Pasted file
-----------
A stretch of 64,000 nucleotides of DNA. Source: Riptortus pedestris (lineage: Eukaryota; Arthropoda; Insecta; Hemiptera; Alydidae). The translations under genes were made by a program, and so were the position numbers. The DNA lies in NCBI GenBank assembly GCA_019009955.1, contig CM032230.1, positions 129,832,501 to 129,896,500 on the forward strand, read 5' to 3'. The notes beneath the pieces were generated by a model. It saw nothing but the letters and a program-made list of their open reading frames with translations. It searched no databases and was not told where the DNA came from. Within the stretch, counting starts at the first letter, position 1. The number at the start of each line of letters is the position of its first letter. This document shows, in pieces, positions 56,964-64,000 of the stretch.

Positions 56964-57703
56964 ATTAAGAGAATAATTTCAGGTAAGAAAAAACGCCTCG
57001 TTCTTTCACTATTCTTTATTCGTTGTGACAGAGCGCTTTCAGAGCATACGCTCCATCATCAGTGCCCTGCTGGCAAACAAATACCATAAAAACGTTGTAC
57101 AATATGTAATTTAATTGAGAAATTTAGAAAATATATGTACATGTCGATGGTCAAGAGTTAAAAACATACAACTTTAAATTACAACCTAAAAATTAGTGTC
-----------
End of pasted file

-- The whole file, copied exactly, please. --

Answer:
A stretch of 64,000 nucleotides of DNA. Source: Riptortus pedestris (lineage: Eukaryota; Arthropoda; Insecta; Hemiptera; Alydidae). The translations under genes were made by a program, and so were the position numbers. The DNA lies in NCBI GenBank assembly GCA_019009955.1, contig CM032230.1, positions 129,832,501 to 129,896,500 on the forward strand, read 5' to 3'. The notes beneath the pieces were generated by a model. It saw nothing but the letters and a program-made list of their open reading frames with translations. It searched no databases and was not told where the DNA came from. Within the stretch, counting starts at the first letter, position 1. The number at the start of each line of letters is the position of its first letter. This document shows, in pieces, positions 56,964-64,000 of the stretch.

Positions 56964-57703
56964 ATTAAGAGAATAATTTCAGGTAAGAAAAAACGCCTCG
57001 TTCTTTCACTATTCTTTATTCGTTGTGACAGAGCGCTTTCAGAGCATACGCTCCATCATCAGTGCCCTGCTGGCAAACAAATACCATAAAAACGTTGTAC
57101 AATATGTAATTTAATTGAGAAATTTAGAAAATATATGTACATGTCGATGGTCAAGAGTTAAAAACATACAACTTTAAATTACAACCTAAAAATTAGTGTC